PATIENTS will be filtered out of A&E if they do not need to be there under a radical new scheme being trialled at the Alexandra Hospital.
Redditch and Bromsgrove Clinical Commissioning Group is creating a 24/7 Primary Care Centre within the Woodrow Drive building to deal with the 15 to 30 per cent of people who turn up at the emergency department when they could be dealt with more appropriately elsewhere.
Under the system, due to go live in September, people who turn up at A&E will be registered and then assessed by a clinical navigator who will be a GP or an Advanced Nurse Practitioner who is primary care trained. If it is decided the problem is a primary care issue then they will be sent to the Primary Care Centre where appropriate treatment will be given.
The centre will be able to book appointments with GPs and access community care services. In some instances those with minor issues will be given advice on how they can self-care and then sent home.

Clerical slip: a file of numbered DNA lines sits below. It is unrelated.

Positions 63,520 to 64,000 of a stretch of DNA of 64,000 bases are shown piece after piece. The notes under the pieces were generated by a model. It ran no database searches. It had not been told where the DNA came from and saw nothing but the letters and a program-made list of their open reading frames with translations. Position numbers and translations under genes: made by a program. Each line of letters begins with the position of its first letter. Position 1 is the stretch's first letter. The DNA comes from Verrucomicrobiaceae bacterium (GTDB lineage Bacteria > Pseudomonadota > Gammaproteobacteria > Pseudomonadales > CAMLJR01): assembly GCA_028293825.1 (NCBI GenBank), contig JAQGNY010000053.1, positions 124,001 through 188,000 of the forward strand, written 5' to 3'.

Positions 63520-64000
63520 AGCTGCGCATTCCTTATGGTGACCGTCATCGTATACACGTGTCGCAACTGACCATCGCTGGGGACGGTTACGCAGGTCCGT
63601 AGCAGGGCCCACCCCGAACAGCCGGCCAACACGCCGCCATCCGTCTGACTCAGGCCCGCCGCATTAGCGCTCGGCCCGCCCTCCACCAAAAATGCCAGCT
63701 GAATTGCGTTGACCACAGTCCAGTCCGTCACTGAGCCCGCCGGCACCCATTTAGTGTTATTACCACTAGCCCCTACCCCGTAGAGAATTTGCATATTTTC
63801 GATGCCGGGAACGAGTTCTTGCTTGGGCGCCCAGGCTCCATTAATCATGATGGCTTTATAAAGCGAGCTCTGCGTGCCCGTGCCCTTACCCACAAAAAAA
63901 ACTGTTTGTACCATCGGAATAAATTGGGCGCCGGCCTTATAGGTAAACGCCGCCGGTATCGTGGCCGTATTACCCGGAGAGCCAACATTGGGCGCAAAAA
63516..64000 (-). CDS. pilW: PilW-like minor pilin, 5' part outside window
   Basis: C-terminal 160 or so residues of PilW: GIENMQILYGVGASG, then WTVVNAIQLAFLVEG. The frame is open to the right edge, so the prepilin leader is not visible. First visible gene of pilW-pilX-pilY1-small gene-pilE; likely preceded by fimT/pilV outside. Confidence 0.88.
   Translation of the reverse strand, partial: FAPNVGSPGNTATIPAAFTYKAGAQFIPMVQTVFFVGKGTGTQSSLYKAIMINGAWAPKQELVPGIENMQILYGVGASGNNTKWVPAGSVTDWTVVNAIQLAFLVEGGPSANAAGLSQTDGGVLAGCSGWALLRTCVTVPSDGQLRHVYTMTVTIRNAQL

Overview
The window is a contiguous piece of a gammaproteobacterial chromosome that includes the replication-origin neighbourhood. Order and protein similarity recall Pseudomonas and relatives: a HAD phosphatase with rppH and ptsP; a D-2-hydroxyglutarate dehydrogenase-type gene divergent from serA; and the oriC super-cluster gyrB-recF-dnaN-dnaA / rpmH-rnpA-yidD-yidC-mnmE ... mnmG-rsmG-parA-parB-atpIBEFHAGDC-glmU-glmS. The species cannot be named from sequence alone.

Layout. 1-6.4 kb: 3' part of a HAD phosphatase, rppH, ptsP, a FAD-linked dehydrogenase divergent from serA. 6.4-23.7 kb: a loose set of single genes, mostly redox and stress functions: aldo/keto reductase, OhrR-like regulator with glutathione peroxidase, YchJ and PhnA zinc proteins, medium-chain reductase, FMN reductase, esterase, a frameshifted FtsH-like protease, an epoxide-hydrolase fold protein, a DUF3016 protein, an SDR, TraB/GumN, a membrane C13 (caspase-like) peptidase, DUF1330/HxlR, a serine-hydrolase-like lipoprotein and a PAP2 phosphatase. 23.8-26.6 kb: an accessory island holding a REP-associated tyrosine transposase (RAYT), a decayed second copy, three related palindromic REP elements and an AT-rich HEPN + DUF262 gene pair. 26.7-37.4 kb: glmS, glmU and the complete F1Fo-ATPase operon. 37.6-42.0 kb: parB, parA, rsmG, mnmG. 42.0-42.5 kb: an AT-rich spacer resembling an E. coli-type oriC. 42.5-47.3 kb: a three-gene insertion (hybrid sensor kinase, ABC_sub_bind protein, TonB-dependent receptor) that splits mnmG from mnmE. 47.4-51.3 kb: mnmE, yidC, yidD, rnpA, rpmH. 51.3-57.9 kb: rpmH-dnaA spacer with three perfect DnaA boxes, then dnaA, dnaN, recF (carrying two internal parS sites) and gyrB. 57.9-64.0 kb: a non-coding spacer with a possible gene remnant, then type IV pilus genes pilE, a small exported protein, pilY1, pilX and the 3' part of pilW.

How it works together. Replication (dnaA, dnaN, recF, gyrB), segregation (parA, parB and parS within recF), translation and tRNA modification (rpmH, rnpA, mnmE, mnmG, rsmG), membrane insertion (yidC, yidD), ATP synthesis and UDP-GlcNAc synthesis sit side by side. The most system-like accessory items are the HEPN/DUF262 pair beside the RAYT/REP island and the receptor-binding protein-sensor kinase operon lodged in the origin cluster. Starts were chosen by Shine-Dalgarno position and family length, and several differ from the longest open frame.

Ambulance crews will still be able to access A&E directly but paramedics will be offered the option of going straight to the Primary Care Centre if it is felt it is most appropriate for the patient they are dealing with.
The centre will be run by Care UK, which currently runs the area’s out of hours GP service, and will be trialled for a year.
It is hoped the system will ease the pressure on the Alex’s A&E department by reducing unnecessary admissions and attendances, reducing waiting times and ensuring patients are seen by the right clinician at the right time.
The idea is being driven by a recognition from doctors the emergency and urgent care system has become too complex for patients to navigate themselves.
Dr Marion Radcliffe, urgent care lead for Redditch and Bromsgrove CCG, said: “The front door of A&E has become the default access point to a large part of the NHS. Its availability 24/7 creates demand and that demand is overwhelming at times. While we’re waiting for re-organisation it’s what we can do to help that front door.
“20 years ago that confused patient would probably have called their own GP because they were the 24/7 default point of access, A&E is where that confused patient turns up nowadays.”